Sleep is often an overlooked part of any healthy living plan. The body requires sleep for both physical and mental health. Some of the benefits of sleep include, higher pain threshold, increased immunity, better memory and mood and weight loss. The National Sleep Foundation recommends 7-9 hours of sleep each night for adults between 18 to 64. In 2011, it was reported that 61 percent of Canadian adults get fewer than 8 hours of sleep each night, 30 percent of which get fewer than 6 hours a night.
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According to an article on FSP Health & Fitness, no matter how well we eat or if we exercise two hours a day, spending hours and hours sitting down in front of the computer destroys our health more than we realize.
The below infographic shows all the problems from head to toe, that are caused by sitting all day.
Someone recently asked me what’s the most popular piece of advice I give patients with back pain. Although you might think it’s advise on how to stretch or strengthen your back, both of which are important, getting out of chair properly seems to resonate the most with patients. Most likely because its a piece of advise that is used multiple times throughout a day, but also it usually provides patients with instant, albeit short term, pain relief.
So here are some tips on how to get our of a chair and decrease lower back pain.
1. Ensure that feet are firmly on the floor and approximately shoulder width apart.
2. Slide your bottom to the front of the chair
3. If arm rests are available place both hands on the arm rest. If there are no arm rests, then place both hands on the edge of the chair.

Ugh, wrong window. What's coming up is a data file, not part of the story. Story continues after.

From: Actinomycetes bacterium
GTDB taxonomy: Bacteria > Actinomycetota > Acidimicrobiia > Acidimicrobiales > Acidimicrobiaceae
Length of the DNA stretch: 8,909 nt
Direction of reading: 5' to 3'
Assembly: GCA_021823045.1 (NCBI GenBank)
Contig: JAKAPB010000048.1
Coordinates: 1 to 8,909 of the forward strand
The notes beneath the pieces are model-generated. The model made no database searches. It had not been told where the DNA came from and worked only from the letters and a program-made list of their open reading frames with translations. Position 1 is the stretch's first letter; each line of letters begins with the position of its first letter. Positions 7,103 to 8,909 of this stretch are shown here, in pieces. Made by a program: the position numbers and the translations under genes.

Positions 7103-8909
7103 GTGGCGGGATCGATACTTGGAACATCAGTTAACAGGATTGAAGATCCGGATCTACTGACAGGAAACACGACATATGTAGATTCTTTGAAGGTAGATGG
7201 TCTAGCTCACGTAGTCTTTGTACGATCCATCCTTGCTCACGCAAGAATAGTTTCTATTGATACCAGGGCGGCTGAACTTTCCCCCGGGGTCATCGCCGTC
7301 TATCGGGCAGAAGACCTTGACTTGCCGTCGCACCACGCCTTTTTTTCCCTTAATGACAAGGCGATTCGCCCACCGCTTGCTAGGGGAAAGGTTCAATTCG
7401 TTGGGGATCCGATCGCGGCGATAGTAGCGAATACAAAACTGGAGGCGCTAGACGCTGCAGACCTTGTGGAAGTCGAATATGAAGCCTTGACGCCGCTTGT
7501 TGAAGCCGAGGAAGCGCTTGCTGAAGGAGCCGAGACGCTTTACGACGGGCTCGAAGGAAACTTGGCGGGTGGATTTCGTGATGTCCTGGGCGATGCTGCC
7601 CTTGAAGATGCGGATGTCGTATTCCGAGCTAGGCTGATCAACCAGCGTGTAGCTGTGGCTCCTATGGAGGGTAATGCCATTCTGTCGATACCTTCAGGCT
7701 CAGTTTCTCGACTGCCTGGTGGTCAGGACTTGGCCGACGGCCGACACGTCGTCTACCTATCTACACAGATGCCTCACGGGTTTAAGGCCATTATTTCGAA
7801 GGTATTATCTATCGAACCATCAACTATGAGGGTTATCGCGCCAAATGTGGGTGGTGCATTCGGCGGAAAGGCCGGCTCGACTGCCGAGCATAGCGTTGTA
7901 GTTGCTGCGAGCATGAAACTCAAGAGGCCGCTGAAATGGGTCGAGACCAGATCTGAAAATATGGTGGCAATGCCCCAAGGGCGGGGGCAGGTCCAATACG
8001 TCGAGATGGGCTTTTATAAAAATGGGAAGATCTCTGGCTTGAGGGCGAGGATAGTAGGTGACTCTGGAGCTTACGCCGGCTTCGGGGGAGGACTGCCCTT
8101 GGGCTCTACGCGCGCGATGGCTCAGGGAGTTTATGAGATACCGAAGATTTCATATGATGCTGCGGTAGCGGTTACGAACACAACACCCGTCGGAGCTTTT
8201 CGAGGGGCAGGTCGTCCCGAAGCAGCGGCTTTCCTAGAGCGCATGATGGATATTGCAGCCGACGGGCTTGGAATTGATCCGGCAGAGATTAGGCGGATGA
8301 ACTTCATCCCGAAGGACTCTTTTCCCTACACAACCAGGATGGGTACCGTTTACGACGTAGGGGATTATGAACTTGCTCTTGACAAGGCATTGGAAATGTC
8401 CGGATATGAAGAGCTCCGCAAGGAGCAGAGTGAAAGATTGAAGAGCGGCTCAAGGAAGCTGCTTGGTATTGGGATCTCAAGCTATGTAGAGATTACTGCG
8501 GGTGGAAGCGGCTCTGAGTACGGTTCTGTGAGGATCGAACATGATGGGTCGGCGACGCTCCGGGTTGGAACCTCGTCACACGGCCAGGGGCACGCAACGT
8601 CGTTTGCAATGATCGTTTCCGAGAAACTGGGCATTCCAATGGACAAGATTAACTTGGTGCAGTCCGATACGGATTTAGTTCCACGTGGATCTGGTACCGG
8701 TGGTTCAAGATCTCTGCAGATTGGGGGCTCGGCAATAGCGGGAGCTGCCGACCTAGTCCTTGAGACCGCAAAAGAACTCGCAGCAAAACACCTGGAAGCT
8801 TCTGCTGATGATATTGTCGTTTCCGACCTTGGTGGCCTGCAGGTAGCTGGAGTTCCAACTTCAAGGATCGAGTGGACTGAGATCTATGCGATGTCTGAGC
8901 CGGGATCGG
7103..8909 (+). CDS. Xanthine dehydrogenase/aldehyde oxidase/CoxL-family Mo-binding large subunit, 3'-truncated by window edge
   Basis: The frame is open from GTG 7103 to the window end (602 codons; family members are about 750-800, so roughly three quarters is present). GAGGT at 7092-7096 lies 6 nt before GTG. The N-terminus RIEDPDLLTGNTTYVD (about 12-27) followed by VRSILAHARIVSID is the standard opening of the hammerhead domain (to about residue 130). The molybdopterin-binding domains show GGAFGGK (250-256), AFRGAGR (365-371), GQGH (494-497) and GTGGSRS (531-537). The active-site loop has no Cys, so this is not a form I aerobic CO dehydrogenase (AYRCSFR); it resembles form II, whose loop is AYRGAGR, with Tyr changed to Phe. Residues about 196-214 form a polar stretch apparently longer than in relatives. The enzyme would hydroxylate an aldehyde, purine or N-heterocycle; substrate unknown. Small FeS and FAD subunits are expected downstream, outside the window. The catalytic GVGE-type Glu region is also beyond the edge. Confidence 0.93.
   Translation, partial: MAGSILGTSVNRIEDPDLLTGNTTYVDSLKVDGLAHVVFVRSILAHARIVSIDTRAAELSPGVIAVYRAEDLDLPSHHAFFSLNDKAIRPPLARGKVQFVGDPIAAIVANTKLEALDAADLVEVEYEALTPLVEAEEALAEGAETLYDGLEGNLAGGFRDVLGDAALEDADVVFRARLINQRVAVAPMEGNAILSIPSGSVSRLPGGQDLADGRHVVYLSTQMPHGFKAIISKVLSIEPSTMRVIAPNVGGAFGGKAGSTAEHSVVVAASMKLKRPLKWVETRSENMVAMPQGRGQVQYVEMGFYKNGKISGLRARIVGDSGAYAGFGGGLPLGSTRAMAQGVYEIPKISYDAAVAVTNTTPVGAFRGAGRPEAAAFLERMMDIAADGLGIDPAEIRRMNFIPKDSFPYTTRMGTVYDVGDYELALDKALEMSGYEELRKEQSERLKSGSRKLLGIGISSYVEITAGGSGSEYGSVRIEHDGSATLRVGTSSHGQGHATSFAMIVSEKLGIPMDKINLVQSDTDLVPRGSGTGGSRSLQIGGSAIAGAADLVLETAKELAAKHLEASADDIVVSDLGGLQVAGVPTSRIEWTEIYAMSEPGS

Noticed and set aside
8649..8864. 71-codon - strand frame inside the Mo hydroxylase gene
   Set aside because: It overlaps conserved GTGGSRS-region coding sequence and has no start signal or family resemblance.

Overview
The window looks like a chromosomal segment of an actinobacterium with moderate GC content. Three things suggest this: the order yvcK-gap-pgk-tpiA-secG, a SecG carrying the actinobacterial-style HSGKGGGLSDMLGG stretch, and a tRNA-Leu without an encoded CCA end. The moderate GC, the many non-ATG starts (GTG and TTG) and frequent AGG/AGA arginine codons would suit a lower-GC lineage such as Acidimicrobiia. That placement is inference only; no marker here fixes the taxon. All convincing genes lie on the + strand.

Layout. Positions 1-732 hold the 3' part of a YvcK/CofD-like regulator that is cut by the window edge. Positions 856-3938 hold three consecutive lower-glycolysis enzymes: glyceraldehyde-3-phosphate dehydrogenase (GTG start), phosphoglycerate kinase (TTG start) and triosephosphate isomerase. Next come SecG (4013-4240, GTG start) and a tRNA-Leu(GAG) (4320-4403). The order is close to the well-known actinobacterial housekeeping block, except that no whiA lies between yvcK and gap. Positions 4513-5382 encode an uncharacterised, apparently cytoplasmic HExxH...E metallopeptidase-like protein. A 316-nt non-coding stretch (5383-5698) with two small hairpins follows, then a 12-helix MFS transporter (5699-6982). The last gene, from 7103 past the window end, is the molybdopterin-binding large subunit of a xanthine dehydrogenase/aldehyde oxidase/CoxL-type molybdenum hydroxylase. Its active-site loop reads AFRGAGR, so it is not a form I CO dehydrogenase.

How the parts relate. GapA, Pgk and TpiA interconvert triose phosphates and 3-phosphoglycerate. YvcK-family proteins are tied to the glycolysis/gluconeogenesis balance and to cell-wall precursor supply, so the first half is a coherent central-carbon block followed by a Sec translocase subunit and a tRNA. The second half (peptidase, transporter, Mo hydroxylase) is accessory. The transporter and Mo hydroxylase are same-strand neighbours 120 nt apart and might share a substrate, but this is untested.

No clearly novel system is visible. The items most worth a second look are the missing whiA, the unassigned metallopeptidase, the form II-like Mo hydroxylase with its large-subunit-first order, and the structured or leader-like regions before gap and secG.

4. Keep the spine in a neutral position, do not lean forward. (This is a very important step. Leaning forward can compress the spine and discs within the spine which can cause pain)
5. Push down through your arms as you help unload your weight off the chair.
6. As you are pushing down through your arms, also push through the heels of your feet and straighten the legs, while letting go of the chair with your hands.
7. Stand up straight.
Other important tips; ensure you are not holding your breath while getting out of the chair and try to engage your core muscles throughout the movement to reduce pressure on the spine.
These tips may not help all types of back pain but for general pain this can reduce discomfort while reducing pressure and compression of the spine.
For most of us, a long winter results in a long period of inactivity, but jumping into gardening at the first sight of the sun can often lead to injured or aching muscles and joints.
In fact, eighty per cent of Ontario chiropractors report that gardening is the most common source of back and neck pain during the warm weather season. With the busiest gardening weekends just around the corner, it’s time to discuss how to plant and rake without the ache!
All avid gardeners understand that you must prepare the grounds before you plant; the same is true for gardening itself. To help avoid injury, you must prepare your body before you start any gardening activities. This starts with a proper warm up.
A good warm up may include a brisk 10 minute walk around the block, as this will increase circulation to the muscles and joints used during gardening. Once warmed up, it is essential to stretch your muscles.